Mitt Romney as self-appointed debate referee? A man who lives by rules

When it comes to presidential debates – and most other things – Mitt Romney is a stickler for the rules. Watch for it during Monday's presidential debate.

AP Photo/David Goldman/ File
Republican presidential candidate. Mitt Romney speaks while President Barack Obama listens during the second presidential debate at Hofstra University in Hempstead, N.Y. When it comes to debates, Mitt Romney takes on not just his opponent but the moderator.

When it comes to debates, Mitt Romney loves the rules.

The eyes of millions of voters upon him, the Republican candidate is quick to poke holes in his rival's arguments. But he's just as ready to take the moderator to task when he believes the predetermined ground rules have been breached.

Expect more of the same Monday when he and President Barack Obama square off for the third and final time.

Romney bickered with moderator Jim Lehrer in the first presidential debate over whose turn it was to have the final say on taxes. "Jim, the president began this segment, so I think I get the last word," he said. He lodged a similar complaint in the second debate when denied one last chance to weigh in, prompting moderator Candy Crowley to interject that "it doesn't quite work like that."

"The last part, it's for the two of you to talk to one another, and it isn't quite as ordered as you think," she said.

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It is that ordered for Romney, who seems at his best and most relaxed in settings with clearly defined parameters that many others experience as overly rigid or stilted. Romney's fondness for the rules mirrors other traits that have been frequent themes throughout his personal and professional life: organization, personal discipline and meticulous attention to detail.

For voters, it offers a window into the fastidiousness and precision he would likely bring with him to the Oval Office.

"He's highly analytical, highly linear in his thinking," said Doug Gross, who chaired Romney's 2008 campaign in Iowa. "When someone steps out of line and your logic is linear, that causes dissonance in your brain."

Romney's partiality to rules in the debate setting was on display throughout the Republican primary, where he resisted efforts by former House Speaker Newt Gingrich, R-Ga., to relax them. Gingrich, whose come-from-behind victory in South Carolina in January was fueled by robust debate performances, wanted audiences to be able to participate more freely in future debates.

Not so fast, said Romney, arguing that candidates seeking the nomination ought to be prepared for the much stricter rules imposed during general-election debates.

You might have thought Romney himself was the moderator in a debate last October when he cut off Texas Gov. Rick Perry to lay down the letter of the law.

"You get 30 seconds," Romney told his opponent. "The way the rules work here is that I get 60 seconds, and then you get 30 seconds to respond, right?"

It's not just during debates. The tendency to abide by rules permeates the way the former Massachusetts governor has carried himself as a candidate, a businessman and a patriarch.

On the campaign trail, Romney typically refuses to answer questions from the traveling band of reporters that constantly shadows him — except for specially designated times.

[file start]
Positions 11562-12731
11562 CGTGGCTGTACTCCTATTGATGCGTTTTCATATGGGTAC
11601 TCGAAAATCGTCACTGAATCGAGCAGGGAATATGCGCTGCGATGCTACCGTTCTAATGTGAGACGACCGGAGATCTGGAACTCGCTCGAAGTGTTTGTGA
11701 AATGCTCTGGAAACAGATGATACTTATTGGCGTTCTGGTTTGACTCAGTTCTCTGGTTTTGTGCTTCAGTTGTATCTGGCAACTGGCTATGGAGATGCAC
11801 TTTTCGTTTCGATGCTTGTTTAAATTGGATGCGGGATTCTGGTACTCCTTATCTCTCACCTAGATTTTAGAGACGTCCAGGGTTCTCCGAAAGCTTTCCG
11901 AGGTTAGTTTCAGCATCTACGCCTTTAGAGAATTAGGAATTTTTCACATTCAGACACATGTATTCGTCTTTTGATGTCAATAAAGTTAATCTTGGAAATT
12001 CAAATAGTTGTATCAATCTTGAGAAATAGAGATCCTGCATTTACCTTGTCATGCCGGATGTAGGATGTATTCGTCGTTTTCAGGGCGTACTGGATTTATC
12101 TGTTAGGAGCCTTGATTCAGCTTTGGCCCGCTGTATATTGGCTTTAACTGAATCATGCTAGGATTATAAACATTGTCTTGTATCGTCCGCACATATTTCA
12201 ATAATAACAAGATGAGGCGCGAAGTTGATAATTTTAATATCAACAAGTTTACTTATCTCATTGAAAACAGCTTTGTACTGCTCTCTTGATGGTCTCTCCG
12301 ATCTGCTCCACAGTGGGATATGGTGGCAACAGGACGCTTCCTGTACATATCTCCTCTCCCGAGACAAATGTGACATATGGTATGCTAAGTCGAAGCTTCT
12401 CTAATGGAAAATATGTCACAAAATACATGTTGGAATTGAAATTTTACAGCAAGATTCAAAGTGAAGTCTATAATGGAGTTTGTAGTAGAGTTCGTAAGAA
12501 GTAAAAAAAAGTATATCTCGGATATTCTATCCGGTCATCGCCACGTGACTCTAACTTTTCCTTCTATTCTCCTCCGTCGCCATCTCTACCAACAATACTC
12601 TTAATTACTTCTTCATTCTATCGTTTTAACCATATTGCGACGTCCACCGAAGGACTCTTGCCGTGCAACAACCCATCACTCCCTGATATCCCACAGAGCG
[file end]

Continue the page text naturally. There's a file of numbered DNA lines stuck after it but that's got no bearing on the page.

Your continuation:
"We have press avails and press conferences almost every day, and that's when I answer the questions," Romney said to reporters shouting out questions as he greeted voters in last November in Tampa, Fla.

As a businessman, Romney was known for his systematic, data-driven approach to evaluating risk. Former colleagues have described a man reluctant to entertain ethical gray areas, motivated by his sense that the best ideas thrive when the playing field is level.

"He has an intrinsic sense of fairness and playing by the rules," Gross said. "When he sees someone trying to sidestep or bend the rules, he thinks it's potentially disruptive to the entire process and the entire institution."

Such scrupulousness extends deeply into Romney's personal life, where he firmly adheres to the directives of his faith, abstaining from caffeine and alcohol and donating a substantial portion of his income to the Mormon Church.

Personal responsibility and discipline also seem to be values he expects those around him to uphold. A Vanity Fair profile of Romney in February detailed the strict rules that govern Romney road trips: No unscheduled bathroom breaks for the kids, except when the family stops for gas.

At their summer home in Wolfeboro, N.H., Romney's family holds an annual series of highly regimented games dubbed the "Romney Olympics." They partake in events like nail-hammering, where participants have to hammer a certain number of nails into a board. It's normally one of Romney's best events — he doesn't tend to do as well in the more athletic competitions, like running — but he lost a recent round because he put one of the nails in off-center.

In the Romney household, nails that aren't hammered in straight don't count.

Even the most mundane tasks aren't exempt from a wrong and right way of doing things. Asked about their spousal pet peeves in September on ABC's "Live! With Kelly and Michael," Ann Romney said her husband takes issue with the way she squeezes her toothpaste.

"That's right," he replied. "She doesn't go from the bottom and work up, and she leaves the top off."

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Associated Press writer Kasie Hunt contributed to this report.


Reach Josh Lederman on Twitter at

Copyright 2012 The Associated Press.

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